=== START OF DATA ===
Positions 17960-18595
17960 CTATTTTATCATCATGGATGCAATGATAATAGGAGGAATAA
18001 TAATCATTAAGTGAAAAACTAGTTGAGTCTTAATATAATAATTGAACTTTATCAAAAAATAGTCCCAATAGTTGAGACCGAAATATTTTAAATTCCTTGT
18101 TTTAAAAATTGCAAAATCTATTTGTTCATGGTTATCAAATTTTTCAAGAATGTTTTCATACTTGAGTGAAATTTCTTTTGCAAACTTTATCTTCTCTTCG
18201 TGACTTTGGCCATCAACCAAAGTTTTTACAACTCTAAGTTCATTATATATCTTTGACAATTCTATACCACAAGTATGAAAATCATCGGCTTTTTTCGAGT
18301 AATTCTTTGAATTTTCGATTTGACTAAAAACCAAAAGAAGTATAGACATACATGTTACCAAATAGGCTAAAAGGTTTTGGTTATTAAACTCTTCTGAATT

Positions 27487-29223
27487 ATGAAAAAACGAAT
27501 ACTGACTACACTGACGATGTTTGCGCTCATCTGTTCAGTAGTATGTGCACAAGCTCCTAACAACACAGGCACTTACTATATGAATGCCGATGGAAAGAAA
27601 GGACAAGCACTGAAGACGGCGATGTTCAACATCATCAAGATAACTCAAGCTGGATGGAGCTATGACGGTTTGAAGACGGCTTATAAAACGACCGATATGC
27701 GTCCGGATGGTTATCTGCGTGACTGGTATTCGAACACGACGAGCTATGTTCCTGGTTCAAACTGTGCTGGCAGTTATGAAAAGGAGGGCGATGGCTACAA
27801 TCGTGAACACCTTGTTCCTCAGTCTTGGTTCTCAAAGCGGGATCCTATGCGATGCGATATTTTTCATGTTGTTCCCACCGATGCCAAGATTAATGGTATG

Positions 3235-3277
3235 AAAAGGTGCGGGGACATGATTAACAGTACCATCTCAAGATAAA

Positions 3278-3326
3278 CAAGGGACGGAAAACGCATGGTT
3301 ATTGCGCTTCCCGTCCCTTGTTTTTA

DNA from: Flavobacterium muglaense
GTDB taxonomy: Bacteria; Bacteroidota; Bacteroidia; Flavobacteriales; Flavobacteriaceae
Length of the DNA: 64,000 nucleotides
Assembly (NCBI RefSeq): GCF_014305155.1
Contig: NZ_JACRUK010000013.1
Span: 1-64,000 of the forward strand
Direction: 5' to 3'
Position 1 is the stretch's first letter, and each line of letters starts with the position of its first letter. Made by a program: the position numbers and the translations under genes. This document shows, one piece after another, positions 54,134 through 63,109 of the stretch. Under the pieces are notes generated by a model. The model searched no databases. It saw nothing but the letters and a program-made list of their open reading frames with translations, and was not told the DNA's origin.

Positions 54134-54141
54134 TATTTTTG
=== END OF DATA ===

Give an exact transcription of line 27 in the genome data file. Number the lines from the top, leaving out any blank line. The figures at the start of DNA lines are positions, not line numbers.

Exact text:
54134 TATTTTTG